Great Egret

Great Egret

Wednesday, 25 June 2014

The summer begins

The season is merrily rolling along. By the date, summer has been underway for a few days now, although one cannot tell all that much by the weather. I try and choose my days to visit Rondeau this time of year on weekdays, as the crowds are less. On Monday I started out walking the South Point Trail, and immediately had this Gray Catbird greet me. I'm sure he wasn't singing just for my sake, but to let his presence be known to any competing catbirds within hearing range.

The vegetation is dense and lush, almost impenetrable in places. Peeking through the greenery were things like Wood Lily, which served as a place of refuge for its tiny companion at the base of the flower. Midges are abundant, and although they look like giant mosquitoes and even hum like them, fortunately they do not bite. The regular mosquitoes are bad enough!

This Hedge Bindweed below is also appearing here and there. It doesn't have its own upright stems, but weakly twines around adjacent vegetation for support.

Silver-spotted Skippers were around, not as abundantly as many of the other butterfly species mentioned in my previous post, however. These are large butterflies, at least for the skipper group, and are easily identified by a large white patch on the underside. It isn't quite so distinctive when viewed from the top side, as shown in the second photo below.

Butterfly wings are fragile, as this one shows. Generally butterflies don't live long after becoming adults. The adults of many species only live 2-4 weeks, although there are exceptions. Some adults actually over winter! But during this season, the wear and tear on their bodies as they flit through the vegetation, or the likelihood of them being eaten by a predator or ending up on the grille of a vehicle all contribute to an early demise.

I noted the usual Painted Skimmers and Common Whitetails dragonflies, and had a brief look at what appeared to be a spreadwing type of damselfly, but I never got a photo. Some darners were patrolling the more open sections of the trail, but never landed within my sight.

At the lake, several fishing tugs out of Erieau were busily hauling in their catch. Their diesel engines could be heard easily even if they were out 2-3 kilometres. By contrast was this sailboat, using wind power and gliding gently and silently through the slight chop.

There were quite a few gulls loafing along the Southeast Beach, conservatively at least 400. Most were the usual mix of Ring-billed, Herring and Bonaparte's Gulls of various ages, but there were also a few immature Greater Black-backed Gulls and a single immature Little Gull.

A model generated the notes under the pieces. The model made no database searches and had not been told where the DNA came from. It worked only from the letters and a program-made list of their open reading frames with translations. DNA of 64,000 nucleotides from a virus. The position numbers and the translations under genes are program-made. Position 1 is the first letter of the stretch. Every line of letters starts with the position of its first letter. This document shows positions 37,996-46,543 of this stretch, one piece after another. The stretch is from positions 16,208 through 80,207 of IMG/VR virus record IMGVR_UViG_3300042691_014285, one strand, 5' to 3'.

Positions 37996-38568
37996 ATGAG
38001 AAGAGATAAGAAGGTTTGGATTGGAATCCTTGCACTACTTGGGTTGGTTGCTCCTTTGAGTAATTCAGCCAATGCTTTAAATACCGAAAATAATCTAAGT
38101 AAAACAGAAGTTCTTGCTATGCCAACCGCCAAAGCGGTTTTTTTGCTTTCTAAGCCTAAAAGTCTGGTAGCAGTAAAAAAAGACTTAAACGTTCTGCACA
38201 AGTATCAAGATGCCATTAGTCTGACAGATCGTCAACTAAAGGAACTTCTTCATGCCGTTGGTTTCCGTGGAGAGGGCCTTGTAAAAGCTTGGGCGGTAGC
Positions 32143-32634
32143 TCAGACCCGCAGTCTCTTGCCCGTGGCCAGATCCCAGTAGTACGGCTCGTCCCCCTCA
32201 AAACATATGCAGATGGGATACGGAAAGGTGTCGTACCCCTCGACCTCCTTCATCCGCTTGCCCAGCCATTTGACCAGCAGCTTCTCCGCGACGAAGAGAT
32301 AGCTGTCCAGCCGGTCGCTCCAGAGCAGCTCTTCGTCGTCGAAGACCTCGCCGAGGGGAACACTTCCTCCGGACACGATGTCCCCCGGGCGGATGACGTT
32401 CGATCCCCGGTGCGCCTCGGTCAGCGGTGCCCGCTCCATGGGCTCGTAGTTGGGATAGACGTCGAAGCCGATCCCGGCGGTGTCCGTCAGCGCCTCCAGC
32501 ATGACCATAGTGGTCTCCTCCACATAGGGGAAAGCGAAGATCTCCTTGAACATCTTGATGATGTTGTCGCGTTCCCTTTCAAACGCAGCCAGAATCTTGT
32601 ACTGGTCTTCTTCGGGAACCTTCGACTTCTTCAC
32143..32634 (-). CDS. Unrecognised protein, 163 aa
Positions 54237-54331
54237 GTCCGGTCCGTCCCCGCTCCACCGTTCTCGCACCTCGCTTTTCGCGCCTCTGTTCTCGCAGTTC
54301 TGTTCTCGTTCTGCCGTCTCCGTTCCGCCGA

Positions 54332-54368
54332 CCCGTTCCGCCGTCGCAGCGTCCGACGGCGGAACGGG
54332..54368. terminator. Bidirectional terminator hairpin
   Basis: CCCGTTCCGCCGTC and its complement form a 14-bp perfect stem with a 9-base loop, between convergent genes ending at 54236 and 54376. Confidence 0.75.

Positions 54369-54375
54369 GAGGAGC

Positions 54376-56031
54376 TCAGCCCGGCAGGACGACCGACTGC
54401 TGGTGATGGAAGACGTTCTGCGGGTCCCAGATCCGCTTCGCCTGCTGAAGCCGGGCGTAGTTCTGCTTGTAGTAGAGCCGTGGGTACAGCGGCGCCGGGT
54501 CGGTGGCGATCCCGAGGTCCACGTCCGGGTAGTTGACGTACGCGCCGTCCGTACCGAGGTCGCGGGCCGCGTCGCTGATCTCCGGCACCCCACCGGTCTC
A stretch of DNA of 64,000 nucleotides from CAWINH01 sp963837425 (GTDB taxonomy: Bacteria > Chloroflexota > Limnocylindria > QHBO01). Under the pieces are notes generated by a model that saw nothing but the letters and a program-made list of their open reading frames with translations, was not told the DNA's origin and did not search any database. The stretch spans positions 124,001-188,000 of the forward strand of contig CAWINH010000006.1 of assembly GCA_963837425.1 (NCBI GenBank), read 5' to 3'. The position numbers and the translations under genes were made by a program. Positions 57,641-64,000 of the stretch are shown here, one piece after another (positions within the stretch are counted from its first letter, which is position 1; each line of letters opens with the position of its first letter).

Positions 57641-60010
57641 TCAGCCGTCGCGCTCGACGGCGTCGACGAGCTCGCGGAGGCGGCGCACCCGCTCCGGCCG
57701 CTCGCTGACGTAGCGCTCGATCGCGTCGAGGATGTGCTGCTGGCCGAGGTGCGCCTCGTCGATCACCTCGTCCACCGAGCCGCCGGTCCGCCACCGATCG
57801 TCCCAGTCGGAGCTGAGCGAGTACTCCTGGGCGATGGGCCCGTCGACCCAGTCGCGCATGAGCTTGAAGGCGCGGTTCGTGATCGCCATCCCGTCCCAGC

Along the Lighthouse Trail offshoot of the South Point Trail, where I had been photographing the Wood Lilies, this male Rose-breasted Grosbeak was giving alarm calls, indicating an active nest or fledged young nearby. I didn't see any other birds of that species, and I have been down this trail several times recently so I don't think there is a nest close by. It was likely recently fledged young that he was concerned about.

The grosbeak was fairly high up in the tree, and usually backlit against a bright sky, so it was definitely a challenge getting a photo of any kind.

I stopped briefly by the Visitor Centre area, where I photographed the Common Hop-tree. In spite of its name, it is not common, at least in Ontario. It does occur abundantly on Pelee Island. On the mainland, at places like Rondeau and Point Pelee, it is not common at all, and there are very few other places in the entire country where it occurs. It is officially a Threatened species in Ontario and Canada and therefore protected by Endangered Species legislation both provincially and nationally.

Its fruit will be wafer-like upon maturity. The three leaflets are characteristic, much like Poison Ivy, but if you note on the hop-tree the central leaflet does not have a longer petiole/stem like Poison Ivy does.

Near the VC parking lot were several Barn Swallows busily gathering mud and fine bits of vegetation with which to build their mud nests. Each year there are usually several nests under the eaves of the Visitor Centre.

It may come as a surprise that Barn Swallows, which used to be extremely common, are undergoing a decline and are a recently designated Species At Risk as well. They are legally ranked as a Threatened species, as are an increasing number of insect eating birds.

I hadn't been around the Spicebush Trail in the last few days so decided to check it out. The heavily overcast sky and calm wind made it conducive for some forest photography. I stopped along Bennett Ave and captured this view of a slough. This particular one has had a Prothonotary Warbler singing in it over the past few weeks. I didn't hear it this day, but hopefully it found a mate and has benefited from the higher water levels this spring. Even so, the water appears to have dropped at least a foot in the last few weeks. Once the trees and other vegetation get growing rampantly, they suck up a lot of the water in the sloughs in spite of the recent rains. It may not be too many weeks before they are mostly dry!

Spicebush Trail always has something of interest. On this day, it was a profusion of ferns. I will be photographing them in earnest one of these times, but this day I only took time to capture the delicate Maidenhair Fern.

There was no one else along the trail, at least of the human realm. I did have many other fauna wanting to visit me, however, but I declined their persistent quest to sample my blood. In fact I confess that I actually killed a few of was either them or me! This bench looked inviting, but I decided using it would only give those pesky blood-sucking mosquitoes more opportunity to take advantage of me.

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